Further Cuts from Super Committee Will Escalate Nursing Home Instability

Healthcare organizations representing community care givers, nursing homes, and long-term care insurance providers are urging lawmakers to preserve funding for their services to avoid further instability in the industry, reports Healthcare Finance News.

A bipartisan Congressional “Super Committee” is charged with trimming $1.5 trillion from the nation’s debt in the next 10 years, and if they fail to do so, automatic cuts will go into effect. These cuts would include Medicare funding and would go beyond the already-announced 11.1% reduction in reimbursement rates, due to go into effect on October 1, 2011.

“This distinguished bipartisan group of lawmakers is charged with a budgetary balancing act of historic proportion, and we respectfully ask that they ensure the most vulnerable seniors in their state, and the jobs of their dedicated caregivers, receive the funding priority warranted,” said Alan G. Rosenbloom, president of the Alliance for Quality Nursing Home Care, in a prepared statement. “The nursing home sector intends to put forward several substantive policy initiatives designed to maximize efficiency in Medicare spending, and we look forward to working with the Super Committee to discuss and implement them.”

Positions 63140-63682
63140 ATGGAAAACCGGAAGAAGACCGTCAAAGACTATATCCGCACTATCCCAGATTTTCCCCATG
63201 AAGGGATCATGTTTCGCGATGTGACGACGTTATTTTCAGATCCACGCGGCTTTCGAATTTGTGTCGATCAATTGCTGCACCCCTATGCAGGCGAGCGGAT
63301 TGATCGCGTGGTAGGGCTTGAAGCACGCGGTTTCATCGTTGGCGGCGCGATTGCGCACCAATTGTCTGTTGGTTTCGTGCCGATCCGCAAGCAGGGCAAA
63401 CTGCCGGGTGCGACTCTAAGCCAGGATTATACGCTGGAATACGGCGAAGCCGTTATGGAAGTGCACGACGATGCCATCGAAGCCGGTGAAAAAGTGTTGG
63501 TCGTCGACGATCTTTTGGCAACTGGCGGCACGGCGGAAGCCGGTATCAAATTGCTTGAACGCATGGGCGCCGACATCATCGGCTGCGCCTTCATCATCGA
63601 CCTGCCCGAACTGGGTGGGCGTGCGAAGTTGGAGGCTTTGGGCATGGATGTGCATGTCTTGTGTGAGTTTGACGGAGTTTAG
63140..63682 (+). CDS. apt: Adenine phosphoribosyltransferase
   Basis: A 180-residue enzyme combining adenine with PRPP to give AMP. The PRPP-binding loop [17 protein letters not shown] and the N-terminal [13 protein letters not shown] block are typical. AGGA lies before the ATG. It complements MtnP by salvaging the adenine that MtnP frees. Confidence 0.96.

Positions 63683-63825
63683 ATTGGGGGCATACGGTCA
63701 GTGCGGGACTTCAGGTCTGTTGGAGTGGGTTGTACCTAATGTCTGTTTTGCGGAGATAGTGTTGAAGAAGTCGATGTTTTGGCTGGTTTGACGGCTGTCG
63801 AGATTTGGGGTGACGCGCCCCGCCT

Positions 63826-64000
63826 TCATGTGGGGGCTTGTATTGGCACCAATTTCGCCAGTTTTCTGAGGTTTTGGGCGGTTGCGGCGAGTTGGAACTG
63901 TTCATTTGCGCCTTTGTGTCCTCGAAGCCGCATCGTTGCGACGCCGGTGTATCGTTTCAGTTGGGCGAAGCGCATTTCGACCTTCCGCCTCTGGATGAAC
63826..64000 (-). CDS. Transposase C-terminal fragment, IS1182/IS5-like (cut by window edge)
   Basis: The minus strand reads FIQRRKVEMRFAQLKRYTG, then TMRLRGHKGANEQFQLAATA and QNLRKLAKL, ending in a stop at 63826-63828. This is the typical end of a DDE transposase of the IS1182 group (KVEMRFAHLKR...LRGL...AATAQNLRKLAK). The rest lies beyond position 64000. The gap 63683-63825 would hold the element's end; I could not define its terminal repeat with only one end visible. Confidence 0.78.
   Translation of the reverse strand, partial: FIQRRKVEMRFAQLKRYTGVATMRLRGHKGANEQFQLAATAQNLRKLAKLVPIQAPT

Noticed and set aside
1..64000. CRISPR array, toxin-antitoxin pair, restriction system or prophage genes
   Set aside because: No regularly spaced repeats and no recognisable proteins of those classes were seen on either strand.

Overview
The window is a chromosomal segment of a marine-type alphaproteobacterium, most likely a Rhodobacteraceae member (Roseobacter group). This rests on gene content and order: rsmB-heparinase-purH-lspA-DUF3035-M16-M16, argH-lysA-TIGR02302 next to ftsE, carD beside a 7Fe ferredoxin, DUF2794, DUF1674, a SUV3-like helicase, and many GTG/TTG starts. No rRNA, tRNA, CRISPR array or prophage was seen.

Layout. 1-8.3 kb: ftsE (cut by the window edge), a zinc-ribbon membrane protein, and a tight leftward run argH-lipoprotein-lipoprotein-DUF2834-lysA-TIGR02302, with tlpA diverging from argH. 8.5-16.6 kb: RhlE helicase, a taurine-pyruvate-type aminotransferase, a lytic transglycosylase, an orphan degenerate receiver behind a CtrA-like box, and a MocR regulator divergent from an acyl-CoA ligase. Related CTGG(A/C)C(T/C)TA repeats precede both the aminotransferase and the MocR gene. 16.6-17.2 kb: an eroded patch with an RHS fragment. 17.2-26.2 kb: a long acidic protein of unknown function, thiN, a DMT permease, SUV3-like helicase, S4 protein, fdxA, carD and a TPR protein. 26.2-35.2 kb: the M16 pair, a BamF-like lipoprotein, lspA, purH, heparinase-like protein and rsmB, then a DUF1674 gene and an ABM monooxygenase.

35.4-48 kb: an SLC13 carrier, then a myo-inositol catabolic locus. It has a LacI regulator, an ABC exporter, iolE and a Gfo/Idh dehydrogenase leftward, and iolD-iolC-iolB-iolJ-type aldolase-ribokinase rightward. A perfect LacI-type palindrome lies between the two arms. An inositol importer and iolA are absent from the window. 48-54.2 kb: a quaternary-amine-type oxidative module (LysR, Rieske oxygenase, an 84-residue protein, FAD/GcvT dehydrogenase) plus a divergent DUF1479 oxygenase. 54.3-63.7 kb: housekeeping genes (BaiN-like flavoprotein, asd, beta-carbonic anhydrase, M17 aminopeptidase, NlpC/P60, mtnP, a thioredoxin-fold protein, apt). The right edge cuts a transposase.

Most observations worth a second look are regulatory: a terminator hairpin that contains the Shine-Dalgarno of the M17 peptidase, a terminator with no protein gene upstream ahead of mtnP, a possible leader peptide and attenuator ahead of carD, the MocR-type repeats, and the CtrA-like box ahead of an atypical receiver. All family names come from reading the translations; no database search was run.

The nursing home sector is already experiencing distress, as Standard and Poor’s Rating Service recently put all of its nursing home chains on CreditWatch with a negative outlook. Additionally, Moody’s Investors Service announced it expects future credit downgrades for not-for-profit nursing homes, as a result of decreased profitability from Medicare reductions and the possibility of still more cuts.

Rosenbloom says further cuts in federal program will only increase the nursing home industry’s instability, reports Healthcare Finance News, and the sector is already operating with the lowest operating margins of all provider groups in the country.

“Without exception, each of the Super Committee members have an awareness of the challenge faced by their home state nursing facilities in dealing with the cumulative Medicare-Medicaid funding squeeze, and we will continue to discuss how and why strong funding of each program is integral to preservation of quality care and local jobs,” Rosenbloom said.


Read the full article here.

Written by Alyssa Gerace